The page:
FTTH networks can be divided into four sections; the headend or central office (HE/CO), the

    passive optical fiber distribution network, actives in the last mile and the ONT at the customers

    premise. Other than the passive optical fiber network, each section of the network has unique

    powering requirements and associated costs. A brief overview of the FTTH network from the

    headend to the home is necessary to visualize the physical properties of each section.

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    Cost Powering FTTH Networks

    At the HE/CO the optoelectronics equipment is interfaced into the public switched telephone

    network or PSTN using T-1 phone connection supporting data rates of 1.544Mbits and is

    connected to ATM or Ethernet interfaces. Broadband video services enter the FTTH system

    from the cable television (CATV) headend or from a satellite feed. The HE/CO has both AC and

    DC standby power using large capacity stationary battery banks augmented with standby AC

    generator systems. The passive fiber optic section of the network includes optical fiber,

    combiners/splitters and wave division multiplexing (WDM) modules that multiplex and

    demultiplex upstream and downstream optical signals. Some FTTH network architectures

    include Ethernet switches or media gateways within the last mile of the network which can be

    deployed in environmentally controlled Remote Terminal (RT) enclosures with the power

    supply, standby batteries and ancillary rack mount equipment. At the home or multiple dwelling

    unit (MDU) the optical network termination equipment (ONT) serves as the optical to electrical

    media converter (OEC), providing the user interfaces at the home including RJ11 jacks for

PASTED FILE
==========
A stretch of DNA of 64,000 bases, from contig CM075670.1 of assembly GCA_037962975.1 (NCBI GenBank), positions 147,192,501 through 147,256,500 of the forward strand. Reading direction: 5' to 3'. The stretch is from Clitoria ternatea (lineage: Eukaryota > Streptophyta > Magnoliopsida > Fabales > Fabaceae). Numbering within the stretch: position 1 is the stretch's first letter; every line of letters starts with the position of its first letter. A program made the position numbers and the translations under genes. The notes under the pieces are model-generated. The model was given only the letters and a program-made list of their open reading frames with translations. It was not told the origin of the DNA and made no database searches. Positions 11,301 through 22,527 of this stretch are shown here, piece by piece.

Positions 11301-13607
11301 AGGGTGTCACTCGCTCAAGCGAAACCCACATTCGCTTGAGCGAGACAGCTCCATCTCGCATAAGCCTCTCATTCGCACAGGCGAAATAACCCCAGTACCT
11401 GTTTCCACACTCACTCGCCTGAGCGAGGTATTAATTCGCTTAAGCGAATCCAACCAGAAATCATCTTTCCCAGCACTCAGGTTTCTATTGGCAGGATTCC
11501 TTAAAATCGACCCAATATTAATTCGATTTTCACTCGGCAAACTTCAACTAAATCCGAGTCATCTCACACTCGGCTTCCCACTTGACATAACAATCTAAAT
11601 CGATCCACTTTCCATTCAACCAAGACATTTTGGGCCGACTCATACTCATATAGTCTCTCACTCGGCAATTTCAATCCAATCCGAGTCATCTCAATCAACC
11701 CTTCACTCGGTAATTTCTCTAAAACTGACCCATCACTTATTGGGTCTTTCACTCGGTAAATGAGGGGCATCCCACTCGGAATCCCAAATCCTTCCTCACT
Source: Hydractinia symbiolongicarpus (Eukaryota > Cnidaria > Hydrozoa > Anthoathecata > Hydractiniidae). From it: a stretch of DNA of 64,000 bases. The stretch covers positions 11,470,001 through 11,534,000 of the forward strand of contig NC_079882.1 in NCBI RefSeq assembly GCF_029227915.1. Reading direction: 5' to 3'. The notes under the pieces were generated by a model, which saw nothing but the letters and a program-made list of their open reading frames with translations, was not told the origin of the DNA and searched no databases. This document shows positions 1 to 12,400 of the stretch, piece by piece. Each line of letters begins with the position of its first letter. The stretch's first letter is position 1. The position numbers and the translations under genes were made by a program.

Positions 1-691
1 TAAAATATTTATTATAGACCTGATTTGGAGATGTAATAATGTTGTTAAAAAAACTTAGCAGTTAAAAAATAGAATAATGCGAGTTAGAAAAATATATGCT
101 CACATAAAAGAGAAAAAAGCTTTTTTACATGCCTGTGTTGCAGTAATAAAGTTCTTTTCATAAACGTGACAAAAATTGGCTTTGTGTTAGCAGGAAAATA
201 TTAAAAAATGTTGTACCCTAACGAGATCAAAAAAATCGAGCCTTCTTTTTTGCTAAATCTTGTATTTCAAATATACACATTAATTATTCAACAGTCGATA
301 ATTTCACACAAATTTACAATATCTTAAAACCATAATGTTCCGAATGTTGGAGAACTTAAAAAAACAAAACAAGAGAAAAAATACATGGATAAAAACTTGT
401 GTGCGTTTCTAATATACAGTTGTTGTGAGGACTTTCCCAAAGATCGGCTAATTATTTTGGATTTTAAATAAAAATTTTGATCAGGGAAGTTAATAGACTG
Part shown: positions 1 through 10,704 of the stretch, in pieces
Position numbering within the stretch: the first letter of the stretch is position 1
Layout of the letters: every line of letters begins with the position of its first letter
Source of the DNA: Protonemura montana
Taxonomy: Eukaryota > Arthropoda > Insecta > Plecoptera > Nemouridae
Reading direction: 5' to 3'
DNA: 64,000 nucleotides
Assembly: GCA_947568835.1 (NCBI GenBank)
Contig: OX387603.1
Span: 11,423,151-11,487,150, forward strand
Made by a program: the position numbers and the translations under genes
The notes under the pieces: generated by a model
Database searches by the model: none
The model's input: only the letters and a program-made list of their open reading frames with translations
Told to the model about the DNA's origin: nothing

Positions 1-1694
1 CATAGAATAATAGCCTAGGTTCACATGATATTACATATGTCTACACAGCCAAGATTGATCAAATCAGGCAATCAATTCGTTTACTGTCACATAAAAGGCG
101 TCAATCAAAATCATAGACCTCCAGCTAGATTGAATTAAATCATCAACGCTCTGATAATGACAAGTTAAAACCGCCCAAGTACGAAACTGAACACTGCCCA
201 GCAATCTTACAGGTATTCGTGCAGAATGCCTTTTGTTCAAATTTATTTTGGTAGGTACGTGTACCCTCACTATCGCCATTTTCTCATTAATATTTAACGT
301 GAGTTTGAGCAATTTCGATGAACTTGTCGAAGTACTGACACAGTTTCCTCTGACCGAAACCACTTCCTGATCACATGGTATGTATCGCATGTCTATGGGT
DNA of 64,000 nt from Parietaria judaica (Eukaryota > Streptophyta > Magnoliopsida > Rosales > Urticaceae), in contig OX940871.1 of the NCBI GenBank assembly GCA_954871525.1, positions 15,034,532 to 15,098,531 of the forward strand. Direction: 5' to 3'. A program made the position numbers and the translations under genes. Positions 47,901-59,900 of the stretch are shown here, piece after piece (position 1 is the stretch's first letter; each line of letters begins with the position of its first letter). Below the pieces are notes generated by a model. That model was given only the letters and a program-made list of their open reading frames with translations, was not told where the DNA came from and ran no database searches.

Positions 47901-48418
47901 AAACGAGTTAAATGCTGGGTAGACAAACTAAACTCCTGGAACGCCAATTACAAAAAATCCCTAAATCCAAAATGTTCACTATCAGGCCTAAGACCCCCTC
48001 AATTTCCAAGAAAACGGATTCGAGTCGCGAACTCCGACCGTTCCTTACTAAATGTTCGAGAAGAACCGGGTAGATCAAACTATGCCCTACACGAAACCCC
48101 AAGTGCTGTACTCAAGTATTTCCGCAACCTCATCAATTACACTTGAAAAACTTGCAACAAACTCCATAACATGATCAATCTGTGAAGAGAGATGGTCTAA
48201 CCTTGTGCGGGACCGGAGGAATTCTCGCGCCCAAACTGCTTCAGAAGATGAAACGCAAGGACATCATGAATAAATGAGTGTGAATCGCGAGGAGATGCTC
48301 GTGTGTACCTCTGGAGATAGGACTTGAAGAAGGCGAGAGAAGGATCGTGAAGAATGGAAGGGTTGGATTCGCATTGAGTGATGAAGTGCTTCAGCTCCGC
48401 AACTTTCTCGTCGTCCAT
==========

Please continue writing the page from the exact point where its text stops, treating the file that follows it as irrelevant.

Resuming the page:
telephony, RJ45 for data and 75ohm coax for video. New options in powering the ONT at the

    home offers the operator low initial cost, ease of deployment and low cost of ownership with

    greater reliability than first generation DC uninterruptible power supplies (UPS) located in the

    home.

    Headend and Central OfficeHeadends and central offices can be powered by traditional AC UPS, -48V DC UPS plants or a

    hybrid of both and often include a standby generator system. Most soft switch and high speed

    data equipment are -48V powered while most video gear is AC powered. AC UPS plants are

    typically used for 15 minutes to 1 hour runtimes and most often used to provide ride through

    power until the AC standby generator is brought on line. AC UPS plants with greater runtimes

    than one hour are not cost and floor space effective compared with DC UPS options. DC power

    plants providing eight hours of runtime can be configured with or without standby AC generators

    fueled by diesel or natural gas.

    DC plants supporting HE/CO FTTH networks are scalable from 10 Amps to 10,000 Amps.

    Power N+1 design is the most reliable form of HE/CO power. Large AC UPS have multiple

    points of failure.

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    Cost Powering FTTH Networks

    AC UPS systems are either single-phase or three-phase. Three-phase plants are capable of